It's as American as Southern fried chicken, and most of us learned the basics of it at the marble ring on our school playground:
"I'll give you six peewees and my two red aggies for your yellow shooter." Agreed and done.
The swap was executed, and not a thought was given to the tax consequences. And then both parties grew up and went into the real estate business.
While a similar swap of commercial and industrial real estate as a means of deferring the tax normally triggered by a conventional sale and repurchase has been technically possible since the 1930s, it took a brave entrepreneur to try it.
But since the landmark Starker vs. United States court decision in 1979, further changes in the tax code in 1984 and, especially, since long-term capital gains will no longer be given special tax treatment in the current tax bill, there is a new spotlight on the tax-deferred exchange, along with predictions of a boom in its usage.
Essentially, any tax liability is deferred if, under still-stiff guidelines, the owner swaps his commercial or industrial real estate for like property of equal or greater value.
And the stimulus for doing so is the elimination of the capital gains tax which, under present law, limits the taxpayer's liability to a maximum of 20% of his gain.
Under the new law, any such gain becomes taxable at the taxpayer's regular rate--at least 28%, but in all likelihood as much as 33%. Thus, a developer who has seen his $1-million office building treble in value to $3 million, would have faced a flat 20% tax on his gain ($2 million) under the present law--a maximum of $400,000. However, under the new tax bill, effective next January, his liability will range from $560,000 (28%) to $660,000 (33%). Thus, the incentive to defer tax is almost overwhelming.
"But until the Starker case came along," Richard L. Sevin, president of American Deferred Exchange Corp., at 6300 Wilshire Blvd., said in an interview, "it had to be so intricate to satisfy the Internal Revenue Service that it was almost impossible.
"The exchange--the conveyance of two pieces of property--had to be simultaneous. Quite literally, the same day, even if they were located in different states. One bad notary stamp bounced by a county recorder, and the whole thing fell apart. But, for a long time, nobody wanted to challenge the IRS on this simultaneity."
Until Starker, the owner of valuable timberland, "challenged the IRS," Sevin said, "by telling his buyer, Crown Zellerbach, not to give him any money--because he meant to use the proceeds to buy similar land, but didn't have any available at the time. But he would trust them and, under his contract, he would find such land within five years. When he did, then he would notify Crown Zellerbach, they would buy the land designated and turn it over to him."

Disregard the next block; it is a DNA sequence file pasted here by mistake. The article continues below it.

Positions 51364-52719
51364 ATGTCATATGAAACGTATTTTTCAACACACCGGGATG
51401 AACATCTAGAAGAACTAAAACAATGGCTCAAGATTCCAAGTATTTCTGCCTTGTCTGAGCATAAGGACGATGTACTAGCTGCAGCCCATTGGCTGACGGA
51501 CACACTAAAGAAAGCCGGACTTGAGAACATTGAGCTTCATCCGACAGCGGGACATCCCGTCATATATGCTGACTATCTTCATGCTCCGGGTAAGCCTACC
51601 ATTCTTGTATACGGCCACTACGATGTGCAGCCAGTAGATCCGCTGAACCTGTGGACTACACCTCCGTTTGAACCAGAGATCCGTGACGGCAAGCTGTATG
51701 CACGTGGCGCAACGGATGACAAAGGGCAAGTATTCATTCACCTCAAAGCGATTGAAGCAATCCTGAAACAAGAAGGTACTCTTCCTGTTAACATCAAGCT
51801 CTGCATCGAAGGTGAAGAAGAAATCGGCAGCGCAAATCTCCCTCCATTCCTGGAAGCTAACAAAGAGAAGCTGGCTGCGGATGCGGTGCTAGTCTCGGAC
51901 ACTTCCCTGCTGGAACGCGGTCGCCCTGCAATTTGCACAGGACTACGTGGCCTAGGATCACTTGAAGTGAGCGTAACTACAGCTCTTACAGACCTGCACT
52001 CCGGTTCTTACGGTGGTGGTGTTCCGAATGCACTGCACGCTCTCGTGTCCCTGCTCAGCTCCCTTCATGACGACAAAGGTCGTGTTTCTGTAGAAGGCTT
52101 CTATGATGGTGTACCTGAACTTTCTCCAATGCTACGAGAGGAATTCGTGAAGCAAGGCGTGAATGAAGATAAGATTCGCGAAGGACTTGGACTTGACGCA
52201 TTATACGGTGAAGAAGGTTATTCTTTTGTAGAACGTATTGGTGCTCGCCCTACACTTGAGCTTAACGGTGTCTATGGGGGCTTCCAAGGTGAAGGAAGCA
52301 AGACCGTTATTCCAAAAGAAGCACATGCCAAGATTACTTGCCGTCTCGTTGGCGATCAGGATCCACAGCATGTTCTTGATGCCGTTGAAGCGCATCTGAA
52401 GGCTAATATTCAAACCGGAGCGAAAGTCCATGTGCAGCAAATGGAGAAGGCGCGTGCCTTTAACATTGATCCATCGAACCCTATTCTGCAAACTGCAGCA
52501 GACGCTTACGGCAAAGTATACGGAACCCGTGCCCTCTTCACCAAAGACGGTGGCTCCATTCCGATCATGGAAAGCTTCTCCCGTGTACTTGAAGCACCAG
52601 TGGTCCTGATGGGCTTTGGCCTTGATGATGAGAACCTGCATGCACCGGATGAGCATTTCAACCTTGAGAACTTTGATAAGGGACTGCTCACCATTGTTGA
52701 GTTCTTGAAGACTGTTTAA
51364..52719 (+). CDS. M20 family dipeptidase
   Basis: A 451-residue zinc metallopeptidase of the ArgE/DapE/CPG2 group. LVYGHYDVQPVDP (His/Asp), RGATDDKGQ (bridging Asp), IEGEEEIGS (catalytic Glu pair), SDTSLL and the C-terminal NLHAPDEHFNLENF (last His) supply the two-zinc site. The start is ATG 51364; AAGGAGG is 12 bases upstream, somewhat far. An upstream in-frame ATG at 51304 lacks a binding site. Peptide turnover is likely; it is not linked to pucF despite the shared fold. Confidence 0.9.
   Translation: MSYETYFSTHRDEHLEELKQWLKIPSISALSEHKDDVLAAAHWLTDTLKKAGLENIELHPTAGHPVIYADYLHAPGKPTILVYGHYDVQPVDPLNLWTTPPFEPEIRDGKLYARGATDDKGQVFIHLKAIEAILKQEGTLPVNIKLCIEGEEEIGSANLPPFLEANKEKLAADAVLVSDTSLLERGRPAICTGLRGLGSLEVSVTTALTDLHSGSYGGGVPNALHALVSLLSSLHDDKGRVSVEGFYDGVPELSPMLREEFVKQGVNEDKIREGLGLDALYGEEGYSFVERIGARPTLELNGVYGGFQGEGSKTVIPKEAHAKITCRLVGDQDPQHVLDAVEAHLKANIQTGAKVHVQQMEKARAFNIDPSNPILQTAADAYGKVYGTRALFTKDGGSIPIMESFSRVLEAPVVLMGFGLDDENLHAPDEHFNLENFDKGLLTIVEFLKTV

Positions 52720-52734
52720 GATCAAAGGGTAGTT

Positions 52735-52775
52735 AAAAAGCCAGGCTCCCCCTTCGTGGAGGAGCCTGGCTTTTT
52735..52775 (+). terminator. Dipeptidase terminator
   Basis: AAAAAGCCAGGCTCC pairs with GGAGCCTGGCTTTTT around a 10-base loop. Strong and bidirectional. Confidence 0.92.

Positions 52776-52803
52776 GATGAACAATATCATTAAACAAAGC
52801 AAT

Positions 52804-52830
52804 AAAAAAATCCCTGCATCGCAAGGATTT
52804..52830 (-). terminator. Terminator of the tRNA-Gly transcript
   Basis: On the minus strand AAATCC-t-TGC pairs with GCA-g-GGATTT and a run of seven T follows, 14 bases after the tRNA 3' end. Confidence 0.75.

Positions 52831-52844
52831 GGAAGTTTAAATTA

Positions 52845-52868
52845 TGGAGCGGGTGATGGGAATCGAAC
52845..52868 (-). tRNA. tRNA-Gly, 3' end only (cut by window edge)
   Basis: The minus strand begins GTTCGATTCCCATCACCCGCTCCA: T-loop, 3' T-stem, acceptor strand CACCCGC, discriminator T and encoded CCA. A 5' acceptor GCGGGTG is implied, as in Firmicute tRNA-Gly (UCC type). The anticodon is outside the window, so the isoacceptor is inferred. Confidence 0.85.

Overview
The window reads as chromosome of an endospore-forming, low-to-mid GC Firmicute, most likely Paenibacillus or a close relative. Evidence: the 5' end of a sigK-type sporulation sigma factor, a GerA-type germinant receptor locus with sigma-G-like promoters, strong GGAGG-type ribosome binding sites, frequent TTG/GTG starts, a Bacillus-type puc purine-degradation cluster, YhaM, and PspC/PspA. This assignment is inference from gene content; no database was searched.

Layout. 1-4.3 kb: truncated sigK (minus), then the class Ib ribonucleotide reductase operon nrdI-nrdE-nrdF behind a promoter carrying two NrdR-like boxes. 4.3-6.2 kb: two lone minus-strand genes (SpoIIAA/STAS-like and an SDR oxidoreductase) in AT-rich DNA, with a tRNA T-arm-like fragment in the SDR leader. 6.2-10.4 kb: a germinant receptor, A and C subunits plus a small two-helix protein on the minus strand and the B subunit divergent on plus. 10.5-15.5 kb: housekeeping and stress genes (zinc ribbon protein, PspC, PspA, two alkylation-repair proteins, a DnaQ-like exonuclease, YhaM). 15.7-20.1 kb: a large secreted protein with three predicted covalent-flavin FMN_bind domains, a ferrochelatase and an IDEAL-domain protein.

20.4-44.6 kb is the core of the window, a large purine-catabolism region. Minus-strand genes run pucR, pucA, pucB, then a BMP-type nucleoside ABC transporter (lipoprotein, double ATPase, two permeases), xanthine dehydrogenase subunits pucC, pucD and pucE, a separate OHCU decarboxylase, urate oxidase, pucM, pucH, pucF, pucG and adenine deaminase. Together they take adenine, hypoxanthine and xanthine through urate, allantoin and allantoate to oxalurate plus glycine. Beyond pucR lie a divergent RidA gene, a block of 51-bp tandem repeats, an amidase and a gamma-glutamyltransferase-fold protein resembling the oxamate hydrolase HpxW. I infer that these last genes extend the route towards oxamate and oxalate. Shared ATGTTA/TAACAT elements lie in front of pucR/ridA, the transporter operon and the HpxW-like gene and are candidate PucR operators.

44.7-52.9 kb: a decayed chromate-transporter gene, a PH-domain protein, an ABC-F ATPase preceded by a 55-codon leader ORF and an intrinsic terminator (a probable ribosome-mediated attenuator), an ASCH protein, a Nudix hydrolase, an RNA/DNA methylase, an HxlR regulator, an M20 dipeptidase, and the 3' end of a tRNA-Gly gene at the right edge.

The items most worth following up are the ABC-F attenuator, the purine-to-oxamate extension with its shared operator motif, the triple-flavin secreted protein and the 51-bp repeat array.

IRS Not Pleased
The arrangement went over with the IRS like a hiccup in church, and the agency wasn't mollified, to put it charitably, when the U. S. Court of Appeals found in Starker's favor.
"But the Starker case still left a lot of questions unanswered," Sevin added, "particularly as far as the timing was concerned. Starker's was a five-year contract, although they actually completed it in about 2 1/2 years. The IRS was trying to get away from those three-to-five-year deals because people were escaping from taxes for years while they were looking for properties to buy."
Because of the IRS's continued testiness, deferred exchanges still remained little used--and almost exclusively in the West, in the 9th Circuit, where the U. S. Court of Appeal's position was a matter of record.
What "legitimatized" the deferred exchange was the 1984 tax overhaul where--even though it did away with the casual, "take your sweet time" approach in the Starker case--the validity of the non-simultaneous, or "delayed," exchange was put securely into place.
Formed Own Firm
"What it did," Sevin added, "was to give the exchanger 180 days to put his deal together and close it, but he had to identify the property for which he was making the exchange within the first 44 days--the law reads 45 days but, because of the peculiar wording, 'the day before the day which is the 45th,' it works out to 44."
This was when Ticor, parent company of, among others, Ticor Title Insurance Co., became active in putting together delayed exchange transactions as an intermediary, a responsibility that fell to Sevin who had joined the firm in 1983 and who, as vice president and associate general counsel, coordinated the effort.
By the time Ticor, in late 1985, decided to get out of delayed exchanges because of the press of other business, Sevin had handled more than 100 such exchanges, involving properties valued in excess of $100 million.
"That's when I decided to spin off from Ticor and organized American Deferred Exchange Corp. earlier this summer," Sevin said. A Phi Beta Kappa graduate of the University of California at Berkeley, Sevin holds a doctor of jurisprudence degree from Yale Law School.